It's hard to be a journalist these days. I'm not talking about myself. Without getting into what I do, my thing is pretty well set. I'm also old and will die soon (but not soon enough for some people).
No, I'm talking about young people trying to get established, find a voice, and make a living. That last one is especially hard. There are no more journalists, no writers or reporters, just content producers and content providers. The modern media devours content at an alarming rate and, consequently, values any one bit of it very little. You have to crank out an immense number of words, albeit in tiny packages, to have any hope of feeding your family, and the people you are selling them to could care less about quality or accuracy.
You probably even signed a contract making that your problem, you know, if they're ever sued.
In 1997, Puff Daddy told us it was all about the Benjamins. Today, it's all about the clicks. At that, lists excel. Lists have been popular since the Big Man dropped the first ten on Moses, but never more than today.
It's the list's premise that draws the clicks, so what's actually in the list doesn't matter much. You can't unclick that which has been clicked.
It is in that context that Jason Diamond for Men's Journal devoted 15 minutes of his day to crafting "5 American Distilleries Making Whiskey You Can Trust." In the wake of Eric Felten's Daily Beast piece, Diamond created an 'answer' list. Although he doesn't mention Felten's article, he does link to SKUs "Complete List of American Whiskey Distilleries & Brands."
Then he drops, as his number two selection, Widow Jane Bourbon. I watched the article being edited live, so who knows what it says now. The fact is, Widow Jane Bourbon was distilled and aged by one of the usual suspects in Kentucky or Indiana (SKU says Indiana) from a standard recipe. Cacao Prieto bought the mature whiskey in bulk, took it to New York, and diluted it from barrel proof (about 65% ABV) to bottling proof (45.5% ABV) with water from the Widow Jane Mine.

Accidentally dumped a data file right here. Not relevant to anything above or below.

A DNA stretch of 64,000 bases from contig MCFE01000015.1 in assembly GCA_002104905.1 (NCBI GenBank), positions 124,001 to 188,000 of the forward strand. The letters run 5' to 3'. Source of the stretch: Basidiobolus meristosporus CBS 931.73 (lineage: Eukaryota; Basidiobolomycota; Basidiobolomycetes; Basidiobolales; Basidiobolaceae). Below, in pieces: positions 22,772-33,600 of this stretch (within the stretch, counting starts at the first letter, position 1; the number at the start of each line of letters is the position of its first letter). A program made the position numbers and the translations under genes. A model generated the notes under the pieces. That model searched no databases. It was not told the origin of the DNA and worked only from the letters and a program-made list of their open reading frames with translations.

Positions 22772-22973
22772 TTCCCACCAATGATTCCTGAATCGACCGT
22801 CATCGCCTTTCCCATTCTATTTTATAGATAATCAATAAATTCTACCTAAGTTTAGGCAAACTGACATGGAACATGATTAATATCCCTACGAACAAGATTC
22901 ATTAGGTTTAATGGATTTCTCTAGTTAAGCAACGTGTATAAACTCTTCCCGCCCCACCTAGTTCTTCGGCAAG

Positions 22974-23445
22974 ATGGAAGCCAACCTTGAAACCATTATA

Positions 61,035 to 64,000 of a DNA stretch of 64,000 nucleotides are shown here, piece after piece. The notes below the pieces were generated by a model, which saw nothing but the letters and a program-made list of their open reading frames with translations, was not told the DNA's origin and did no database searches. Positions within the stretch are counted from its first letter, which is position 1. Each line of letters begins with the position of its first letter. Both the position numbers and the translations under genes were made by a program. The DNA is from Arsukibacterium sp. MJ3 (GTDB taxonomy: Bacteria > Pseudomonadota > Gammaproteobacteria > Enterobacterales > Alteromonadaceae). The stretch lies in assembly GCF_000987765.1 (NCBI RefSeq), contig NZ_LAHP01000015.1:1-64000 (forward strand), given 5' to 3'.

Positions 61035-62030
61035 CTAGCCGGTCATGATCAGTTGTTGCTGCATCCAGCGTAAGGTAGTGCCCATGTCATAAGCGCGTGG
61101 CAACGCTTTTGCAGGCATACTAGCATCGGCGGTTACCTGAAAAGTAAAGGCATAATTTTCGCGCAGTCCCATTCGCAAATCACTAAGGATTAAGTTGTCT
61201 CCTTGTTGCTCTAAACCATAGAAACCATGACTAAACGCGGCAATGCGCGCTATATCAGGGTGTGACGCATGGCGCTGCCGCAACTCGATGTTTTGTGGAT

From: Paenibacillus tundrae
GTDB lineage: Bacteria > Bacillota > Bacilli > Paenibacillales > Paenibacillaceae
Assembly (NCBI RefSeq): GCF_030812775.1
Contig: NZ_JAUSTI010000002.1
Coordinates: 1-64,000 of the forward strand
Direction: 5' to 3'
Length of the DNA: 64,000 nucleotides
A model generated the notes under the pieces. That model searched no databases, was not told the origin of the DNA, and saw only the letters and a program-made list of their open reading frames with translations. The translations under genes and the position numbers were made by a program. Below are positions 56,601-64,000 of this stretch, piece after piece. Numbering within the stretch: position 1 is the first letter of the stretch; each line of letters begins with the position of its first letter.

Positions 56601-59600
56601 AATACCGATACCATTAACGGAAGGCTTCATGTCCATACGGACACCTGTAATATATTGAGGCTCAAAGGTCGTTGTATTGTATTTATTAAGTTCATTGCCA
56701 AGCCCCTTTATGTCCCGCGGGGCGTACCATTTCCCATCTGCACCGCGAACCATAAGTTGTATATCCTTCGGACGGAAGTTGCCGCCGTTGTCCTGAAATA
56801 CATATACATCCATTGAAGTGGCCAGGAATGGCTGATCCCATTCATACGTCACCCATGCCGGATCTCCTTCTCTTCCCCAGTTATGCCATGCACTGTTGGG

Diamond's other four recommendations, by the way, are excellent. Eighty percent is passing in most schools, so Diamond didn't do a terrible job, he just wiffed on Widow Jane. Adding water to whiskey is not a craft. Adding water to whiskey is something millions of misguided souls do every day. There is nothing artisan about it.
Cacao Prieto does have a distillery and on the product list on their web site, the products they actually distill are conveniently labeled "Distilled in Red Hook, Brooklyn." Widow Jane Bourbon is not one of them. Instead its label says, "Pure Limestone Mineral Water from the Widow Jane Mine, Rosendale, NY."
The detective work here is pretty simple. Cacao Prieto started in 2012 and started to sell this 7-year-old bourbon that same year, so they could not have made it themselves. Since it's pretty obvious this 7-year-old bourbon was not distilled in New York State, and the true state of distillation is not shown on the label, Widow Jane Bourbon is breaking TTB Rule 5.36(d).
In fairness to Cacao Prieto, they didn't ask Diamond to put this product on his ostensibly trustworthy list, but he did, and their labeling violates Federal law. Widow Jane Bourbon may be a very fine whiskey but "artisanally crafted in Brooklyn" it is not.
If only TTB Rule 5.36(d) had been followed, Jason Diamond might have been spared this small embarrassment.